Platinum Garden: Satin Wholecloth Quilt
I’m crazy for this platinum satin whole cloth quilt! It is named Platinum Garden and started out as a wild experiment. A 60″ x 60″ quilting adventure! What I wanted was one of those amazing silk wholecloth quilts with the puffy and fantastic wool battings. Upon further inspection – YIKES – silk is almost $30/yard and wool batting isn’t for the faint of heart. (I couldn’t commit at those prices.) Since this was to be a test, I went with polyester, “platinum” color satin charmeuse and high-loft polyester batting. To top it off, I actually used a bed sheet (50/50% poly cotton) from Walmart as the backing! Pretty crazy, right?
As you may know, I’m enjoying a quilting series of whole cloth quilts, like the one in this wholecloth post and this wholecloth post. As described in those previous adventures, I start with a linear quadrant design like this one:
Print the quadrant once, tape it together, and trace it onto the wholecloth four times, or simply print it four times. I opted to just print the full-size quadrant once. Note: This quadrant design is not available for free full-size download. The design is a bonus pattern in the Free-Motion Framework Pattern Package.
For more on this style of quilting, using a linear design/framework to accidently stitch a wholecloth quilt, check out Free-Motion Framework.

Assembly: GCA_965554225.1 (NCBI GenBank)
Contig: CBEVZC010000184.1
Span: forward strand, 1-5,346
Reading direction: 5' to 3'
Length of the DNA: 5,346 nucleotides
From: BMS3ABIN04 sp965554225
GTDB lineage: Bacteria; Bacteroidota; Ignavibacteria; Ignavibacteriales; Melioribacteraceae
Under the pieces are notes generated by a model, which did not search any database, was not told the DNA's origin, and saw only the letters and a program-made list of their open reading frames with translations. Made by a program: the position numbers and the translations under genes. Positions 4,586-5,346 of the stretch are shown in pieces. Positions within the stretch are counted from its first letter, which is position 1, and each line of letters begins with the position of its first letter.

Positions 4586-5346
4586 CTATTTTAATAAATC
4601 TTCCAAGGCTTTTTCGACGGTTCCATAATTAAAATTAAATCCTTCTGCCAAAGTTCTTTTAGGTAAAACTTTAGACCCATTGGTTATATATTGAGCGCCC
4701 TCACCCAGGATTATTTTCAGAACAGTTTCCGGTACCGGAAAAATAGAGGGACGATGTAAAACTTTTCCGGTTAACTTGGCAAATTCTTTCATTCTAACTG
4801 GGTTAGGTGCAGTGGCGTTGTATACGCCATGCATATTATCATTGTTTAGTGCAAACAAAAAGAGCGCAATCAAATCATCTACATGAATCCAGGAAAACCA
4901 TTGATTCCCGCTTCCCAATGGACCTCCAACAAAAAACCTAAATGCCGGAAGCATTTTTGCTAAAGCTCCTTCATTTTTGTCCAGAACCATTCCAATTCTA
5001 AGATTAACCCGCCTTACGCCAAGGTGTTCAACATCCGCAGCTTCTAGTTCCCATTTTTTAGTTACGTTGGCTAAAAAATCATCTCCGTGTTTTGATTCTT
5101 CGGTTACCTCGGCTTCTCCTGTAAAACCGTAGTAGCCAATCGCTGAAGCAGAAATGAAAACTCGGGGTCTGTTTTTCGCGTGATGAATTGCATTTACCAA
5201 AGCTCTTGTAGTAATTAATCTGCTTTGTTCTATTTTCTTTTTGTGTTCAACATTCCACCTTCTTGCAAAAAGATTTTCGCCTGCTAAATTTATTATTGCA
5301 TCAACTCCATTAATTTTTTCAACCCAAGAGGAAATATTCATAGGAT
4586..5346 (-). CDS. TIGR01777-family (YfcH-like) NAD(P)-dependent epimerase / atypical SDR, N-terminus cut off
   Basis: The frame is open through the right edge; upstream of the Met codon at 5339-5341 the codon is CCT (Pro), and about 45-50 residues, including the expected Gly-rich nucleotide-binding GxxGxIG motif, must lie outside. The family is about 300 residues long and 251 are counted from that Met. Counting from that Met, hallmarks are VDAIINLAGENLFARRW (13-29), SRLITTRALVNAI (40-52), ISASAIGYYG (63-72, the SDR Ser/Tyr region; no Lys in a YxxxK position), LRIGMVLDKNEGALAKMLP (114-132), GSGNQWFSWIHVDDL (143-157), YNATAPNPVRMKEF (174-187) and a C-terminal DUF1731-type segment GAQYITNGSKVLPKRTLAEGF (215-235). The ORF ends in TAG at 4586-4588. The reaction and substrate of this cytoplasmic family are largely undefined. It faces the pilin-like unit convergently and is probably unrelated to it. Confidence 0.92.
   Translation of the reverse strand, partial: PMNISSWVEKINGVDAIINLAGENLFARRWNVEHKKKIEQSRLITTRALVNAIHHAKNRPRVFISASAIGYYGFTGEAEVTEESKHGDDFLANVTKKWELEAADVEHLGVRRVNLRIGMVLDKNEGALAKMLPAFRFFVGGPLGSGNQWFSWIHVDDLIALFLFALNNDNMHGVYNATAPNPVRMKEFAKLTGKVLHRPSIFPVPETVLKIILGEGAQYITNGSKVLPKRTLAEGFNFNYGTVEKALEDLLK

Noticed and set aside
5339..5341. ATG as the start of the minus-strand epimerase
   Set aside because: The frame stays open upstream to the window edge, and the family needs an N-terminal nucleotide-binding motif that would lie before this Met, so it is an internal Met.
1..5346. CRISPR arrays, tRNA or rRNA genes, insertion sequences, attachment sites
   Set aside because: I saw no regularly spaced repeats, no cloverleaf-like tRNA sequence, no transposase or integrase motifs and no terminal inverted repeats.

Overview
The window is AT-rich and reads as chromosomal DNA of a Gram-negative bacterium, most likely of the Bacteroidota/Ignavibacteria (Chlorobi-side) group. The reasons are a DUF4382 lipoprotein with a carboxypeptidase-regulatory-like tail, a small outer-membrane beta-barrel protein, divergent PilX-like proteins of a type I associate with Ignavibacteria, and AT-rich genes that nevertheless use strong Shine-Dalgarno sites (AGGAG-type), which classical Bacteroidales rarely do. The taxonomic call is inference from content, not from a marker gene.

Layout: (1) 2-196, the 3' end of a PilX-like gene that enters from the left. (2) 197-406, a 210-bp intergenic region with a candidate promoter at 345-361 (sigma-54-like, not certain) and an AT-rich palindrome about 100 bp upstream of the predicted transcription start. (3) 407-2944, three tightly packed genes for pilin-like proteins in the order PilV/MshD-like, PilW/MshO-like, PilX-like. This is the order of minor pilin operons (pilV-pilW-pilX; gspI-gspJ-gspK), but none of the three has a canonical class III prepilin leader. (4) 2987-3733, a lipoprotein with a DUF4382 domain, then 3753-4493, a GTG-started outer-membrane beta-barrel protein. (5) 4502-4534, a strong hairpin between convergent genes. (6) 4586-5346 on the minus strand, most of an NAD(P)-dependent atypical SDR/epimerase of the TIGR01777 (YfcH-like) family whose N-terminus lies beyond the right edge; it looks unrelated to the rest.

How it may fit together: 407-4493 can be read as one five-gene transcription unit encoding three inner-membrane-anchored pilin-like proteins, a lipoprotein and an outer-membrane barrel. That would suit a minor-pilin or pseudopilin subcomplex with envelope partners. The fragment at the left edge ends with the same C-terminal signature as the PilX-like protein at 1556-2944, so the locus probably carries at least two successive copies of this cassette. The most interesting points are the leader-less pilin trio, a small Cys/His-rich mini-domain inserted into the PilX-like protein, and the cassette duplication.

Since I was using slippery & shifty satin, I decided to use dressmaker’s carbon tracing papers to transfer the design to the quilt’s surface.
Of course, I started in right away on the quilting.
Some feathers here. Some lines there.
A few wishbones in the corners.
Then I realized this quilt was WAY too big and to slippery to roll back and forth to work in a symmetrical quilting fashion. Instead, I decided to draw directly on my printed quadrant to serve as a road map for what I was going to quilt when I needed to replicate the top half of the quilt, on the bottom half. I pinned it above my quilt frame as a reference. (I’m going to have lots of holes to patch on that wall if we ever move!)
As I would stitch an area, I’d run over to the quadrant and doodle out what I just did. I don’t want you to think I actually, really planned something. Ha. You can see the cheap bed sheet backing in the photo below, too.
Wowsa. It is coming along. For some reason, those flower petals in the middle gave me fits thinking of how to fill them.
When in doubt, add more feathers! That’s gonna be my new rule. You can really see the PINK Glide thread in this picture, above.
Like the other quilts I’ve made in this design series, each time the quilt comes off the frame there’s a whole “Holy Quilting, Batman! I cannot believe I made that!” moment. It really is a neat way to trick yourself. Simply isolate a shape in the design, quilt it, and make it symmetrical. Who knows what your quilt will look like in the end? Everyone loves surprises.
I thought the satin would be far too difficult to apply as a traditional quilt binding. My options were apply lightweight interfacing to it as you would in apparel sewing, OR simple add a facing to the whole quilt and skip the traditional binding all together. I went with the latter. Would you like to see some close-up shots of the quilting?
And a couple outdoorsy shots with overcast lighting.
Is it perfect? Nope.
Do I love it far more than I should? Absolutely!
The experiment is confirmed. That totally worked. Now, to start saving my pennies for the silk and wool.
If you make a wholecloth skill builder like this one and share it, please use the hashtag #FMFWQ. Why you ask? This concept has grown into a full-on book, Free-Motion Framework, shipping May of 2018. Pre-order it on AMAZON.